qwazine.

...you know...stuff

thuggamane:

Ok so i’ve just seen this on my timeline on twitter and quite frankly I’m angry. This is in london and the metropolitan police here are known to be racist. With all that’s going on in America right now i thought I’d shed some light on what’s happening here in the UK. While its illegal to bear arms in this country, the systematic racism and discrimination still remains against black people, men in particular. Racial profiling is an epidemic and with social media at the forefront it’s been easier to really see how often this occurs, Please re blog this and spread this on your dashboard! These racist authorities need to be exposed!

soulbrotherv2:

Sexual Relations Between Elite White Women and Enslaved Men in the Antebellum South: A Socio-Historical Analysis

By Jacqueline M. Allain
Sexual Agency, Power, and Consent
According to one historian, “few scholars… have viewed the relationships of enslaved men and free white women through the lens of sexual abuse in part because of gendered assumptions about sexual power” (Foster, p. 459). This is in keeping with both the standard feminist conceptualization of rape as a tool of patriarchal oppression3 as well as the traditional (un-feminist) notion of women as too weak, emotionally and physically, to commit serious crimes, let alone sexual abuse, and the idea that men cannot be raped (Bourke, 2007, pp. 219, 328). However, it is becoming increasingly clear that women, too, are capable of committing sexual offenses and using sex as a means of domination and control (Bourke, pp. 209-248).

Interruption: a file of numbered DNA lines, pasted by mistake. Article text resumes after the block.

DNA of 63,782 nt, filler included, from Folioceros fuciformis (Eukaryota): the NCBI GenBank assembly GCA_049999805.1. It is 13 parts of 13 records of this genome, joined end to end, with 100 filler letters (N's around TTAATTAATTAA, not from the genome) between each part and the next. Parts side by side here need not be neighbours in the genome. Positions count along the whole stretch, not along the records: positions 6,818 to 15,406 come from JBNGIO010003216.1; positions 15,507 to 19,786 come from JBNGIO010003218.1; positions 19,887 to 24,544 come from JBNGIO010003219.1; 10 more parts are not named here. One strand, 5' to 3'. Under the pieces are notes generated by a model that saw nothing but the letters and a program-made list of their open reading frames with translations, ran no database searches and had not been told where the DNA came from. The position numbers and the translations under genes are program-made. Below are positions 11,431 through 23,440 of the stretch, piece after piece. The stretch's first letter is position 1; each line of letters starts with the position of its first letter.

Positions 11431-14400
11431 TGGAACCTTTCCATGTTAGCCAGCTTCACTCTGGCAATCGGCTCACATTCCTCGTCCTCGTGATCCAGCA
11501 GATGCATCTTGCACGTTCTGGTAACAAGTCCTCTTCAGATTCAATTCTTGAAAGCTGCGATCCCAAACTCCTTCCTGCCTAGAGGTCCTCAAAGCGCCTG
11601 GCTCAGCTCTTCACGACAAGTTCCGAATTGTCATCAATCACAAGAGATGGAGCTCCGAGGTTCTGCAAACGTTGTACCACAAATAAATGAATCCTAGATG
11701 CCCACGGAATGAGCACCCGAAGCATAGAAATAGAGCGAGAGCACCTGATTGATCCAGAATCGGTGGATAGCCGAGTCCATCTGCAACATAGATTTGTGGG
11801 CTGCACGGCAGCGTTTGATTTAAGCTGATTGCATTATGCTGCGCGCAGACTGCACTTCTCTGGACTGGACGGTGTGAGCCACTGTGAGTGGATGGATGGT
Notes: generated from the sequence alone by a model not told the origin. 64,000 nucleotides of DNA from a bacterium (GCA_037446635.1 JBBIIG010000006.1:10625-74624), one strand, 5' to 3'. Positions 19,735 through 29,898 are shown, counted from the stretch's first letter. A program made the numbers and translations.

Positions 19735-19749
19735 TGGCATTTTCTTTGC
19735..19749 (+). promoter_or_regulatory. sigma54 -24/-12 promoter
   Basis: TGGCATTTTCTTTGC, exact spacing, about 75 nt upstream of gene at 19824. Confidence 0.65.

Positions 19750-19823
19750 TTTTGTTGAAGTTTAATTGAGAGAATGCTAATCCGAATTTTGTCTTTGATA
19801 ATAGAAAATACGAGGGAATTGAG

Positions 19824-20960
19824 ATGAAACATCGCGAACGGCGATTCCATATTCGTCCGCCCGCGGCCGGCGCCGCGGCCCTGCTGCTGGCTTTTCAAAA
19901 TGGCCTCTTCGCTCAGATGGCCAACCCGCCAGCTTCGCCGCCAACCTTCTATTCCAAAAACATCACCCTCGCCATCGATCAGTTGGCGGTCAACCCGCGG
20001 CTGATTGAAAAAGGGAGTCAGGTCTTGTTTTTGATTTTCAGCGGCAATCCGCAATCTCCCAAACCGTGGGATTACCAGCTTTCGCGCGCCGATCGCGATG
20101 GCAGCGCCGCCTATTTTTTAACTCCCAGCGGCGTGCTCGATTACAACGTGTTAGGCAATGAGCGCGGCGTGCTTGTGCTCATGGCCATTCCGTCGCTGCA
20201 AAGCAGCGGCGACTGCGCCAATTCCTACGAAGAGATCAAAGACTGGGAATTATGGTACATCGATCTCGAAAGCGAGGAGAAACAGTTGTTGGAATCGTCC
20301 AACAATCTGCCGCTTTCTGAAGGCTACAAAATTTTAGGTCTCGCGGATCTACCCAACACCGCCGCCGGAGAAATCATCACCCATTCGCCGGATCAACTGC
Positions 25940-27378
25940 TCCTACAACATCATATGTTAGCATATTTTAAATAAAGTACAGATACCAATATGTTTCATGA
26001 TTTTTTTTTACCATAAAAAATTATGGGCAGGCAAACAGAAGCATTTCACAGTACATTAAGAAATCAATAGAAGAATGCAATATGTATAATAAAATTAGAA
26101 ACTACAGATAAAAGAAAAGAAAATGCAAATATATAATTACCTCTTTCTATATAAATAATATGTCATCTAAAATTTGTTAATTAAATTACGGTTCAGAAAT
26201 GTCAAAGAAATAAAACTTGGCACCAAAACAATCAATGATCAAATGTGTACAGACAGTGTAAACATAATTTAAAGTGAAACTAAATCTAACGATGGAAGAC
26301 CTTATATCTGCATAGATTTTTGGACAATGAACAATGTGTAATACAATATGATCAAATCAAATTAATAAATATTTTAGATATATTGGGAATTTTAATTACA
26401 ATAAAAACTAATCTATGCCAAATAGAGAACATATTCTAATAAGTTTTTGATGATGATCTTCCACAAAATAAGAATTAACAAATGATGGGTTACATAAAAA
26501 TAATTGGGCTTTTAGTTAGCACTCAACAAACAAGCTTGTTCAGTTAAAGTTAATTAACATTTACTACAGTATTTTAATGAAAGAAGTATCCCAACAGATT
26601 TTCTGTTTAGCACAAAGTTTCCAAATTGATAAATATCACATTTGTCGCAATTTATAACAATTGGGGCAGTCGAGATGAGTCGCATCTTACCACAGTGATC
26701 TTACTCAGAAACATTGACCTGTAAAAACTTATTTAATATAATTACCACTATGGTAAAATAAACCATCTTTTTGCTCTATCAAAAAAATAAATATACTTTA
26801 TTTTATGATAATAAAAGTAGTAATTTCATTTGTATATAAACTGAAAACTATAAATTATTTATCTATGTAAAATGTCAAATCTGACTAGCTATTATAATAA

[Continue reading at Student Pulse:  The International Student Journal.]

soulbrotherv2:

Sexual Relations Between Elite White Women and Enslaved Men in the Antebellum South: A Socio-Historical Analysis

By Jacqueline M. Allain

Sexual Agency, Power, and Consent

According to one historian, “few scholars… have viewed the relationships of enslaved men and free white women through the lens of sexual abuse in part because of gendered assumptions about sexual power” (Foster, p. 459). This is in keeping with both the standard feminist conceptualization of rape as a tool of patriarchal oppression3 as well as the traditional (un-feminist) notion of women as too weak, emotionally and physically, to commit serious crimes, let alone sexual abuse, and the idea that men cannot be raped (Bourke, 2007, pp. 219, 328). However, it is becoming increasingly clear that women, too, are capable of committing sexual offenses and using sex as a means of domination and control (Bourke, pp. 209-248).

[Continue reading at Student Pulse:  The International Student Journal.]